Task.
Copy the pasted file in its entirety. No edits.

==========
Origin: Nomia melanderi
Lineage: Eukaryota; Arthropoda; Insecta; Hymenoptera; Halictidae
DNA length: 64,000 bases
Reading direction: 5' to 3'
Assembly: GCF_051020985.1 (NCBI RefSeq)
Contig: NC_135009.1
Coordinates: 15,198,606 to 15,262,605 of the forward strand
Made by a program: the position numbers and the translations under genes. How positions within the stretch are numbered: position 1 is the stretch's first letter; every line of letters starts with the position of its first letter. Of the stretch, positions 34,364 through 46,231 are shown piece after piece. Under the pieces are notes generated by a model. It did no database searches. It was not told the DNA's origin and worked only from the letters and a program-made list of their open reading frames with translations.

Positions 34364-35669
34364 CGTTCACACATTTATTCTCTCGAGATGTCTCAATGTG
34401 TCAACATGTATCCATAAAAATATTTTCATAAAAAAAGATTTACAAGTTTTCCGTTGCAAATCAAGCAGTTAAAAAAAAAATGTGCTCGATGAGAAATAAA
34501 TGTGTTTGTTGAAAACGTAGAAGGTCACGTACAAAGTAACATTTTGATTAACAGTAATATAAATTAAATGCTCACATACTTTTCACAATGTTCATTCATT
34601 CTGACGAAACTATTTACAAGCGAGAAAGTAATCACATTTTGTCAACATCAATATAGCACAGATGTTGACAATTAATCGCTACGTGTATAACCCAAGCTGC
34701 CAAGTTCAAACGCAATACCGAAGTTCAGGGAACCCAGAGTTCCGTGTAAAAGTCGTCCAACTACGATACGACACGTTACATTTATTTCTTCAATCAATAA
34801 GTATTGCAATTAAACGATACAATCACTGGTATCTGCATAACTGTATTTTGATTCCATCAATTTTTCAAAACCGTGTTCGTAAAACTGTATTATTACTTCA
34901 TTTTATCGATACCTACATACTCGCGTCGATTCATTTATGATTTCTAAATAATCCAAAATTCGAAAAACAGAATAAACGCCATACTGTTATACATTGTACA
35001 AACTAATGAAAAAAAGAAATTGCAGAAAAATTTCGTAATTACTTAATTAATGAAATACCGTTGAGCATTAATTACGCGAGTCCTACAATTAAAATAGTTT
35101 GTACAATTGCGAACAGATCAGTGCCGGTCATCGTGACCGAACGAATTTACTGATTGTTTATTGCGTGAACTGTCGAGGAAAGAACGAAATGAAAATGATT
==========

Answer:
Origin: Nomia melanderi
Lineage: Eukaryota; Arthropoda; Insecta; Hymenoptera; Halictidae
DNA length: 64,000 bases
Reading direction: 5' to 3'
Assembly: GCF_051020985.1 (NCBI RefSeq)
Contig: NC_135009.1
Coordinates: 15,198,606 to 15,262,605 of the forward strand
Made by a program: the position numbers and the translations under genes. How positions within the stretch are numbered: position 1 is the stretch's first letter; every line of letters starts with the position of its first letter. Of the stretch, positions 34,364 through 46,231 are shown piece after piece. Under the pieces are notes generated by a model. It did no database searches. It was not told the DNA's origin and worked only from the letters and a program-made list of their open reading frames with translations.

Positions 34364-35669
34364 CGTTCACACATTTATTCTCTCGAGATGTCTCAATGTG
34401 TCAACATGTATCCATAAAAATATTTTCATAAAAAAAGATTTACAAGTTTTCCGTTGCAAATCAAGCAGTTAAAAAAAAAATGTGCTCGATGAGAAATAAA
34501 TGTGTTTGTTGAAAACGTAGAAGGTCACGTACAAAGTAACATTTTGATTAACAGTAATATAAATTAAATGCTCACATACTTTTCACAATGTTCATTCATT
34601 CTGACGAAACTATTTACAAGCGAGAAAGTAATCACATTTTGTCAACATCAATATAGCACAGATGTTGACAATTAATCGCTACGTGTATAACCCAAGCTGC
34701 CAAGTTCAAACGCAATACCGAAGTTCAGGGAACCCAGAGTTCCGTGTAAAAGTCGTCCAACTACGATACGACACGTTACATTTATTTCTTCAATCAATAA
34801 GTATTGCAATTAAACGATACAATCACTGGTATCTGCATAACTGTATTTTGATTCCATCAATTTTTCAAAACCGTGTTCGTAAAACTGTATTATTACTTCA
34901 TTTTATCGATACCTACATACTCGCGTCGATTCATTTATGATTTCTAAATAATCCAAAATTCGAAAAACAGAATAAACGCCATACTGTTATACATTGTACA
35001 AACTAATGAAAAAAAGAAATTGCAGAAAAATTTCGTAATTACTTAATTAATGAAATACCGTTGAGCATTAATTACGCGAGTCCTACAATTAAAATAGTTT
35101 GTACAATTGCGAACAGATCAGTGCCGGTCATCGTGACCGAACGAATTTACTGATTGTTTATTGCGTGAACTGTCGAGGAAAGAACGAAATGAAAATGATT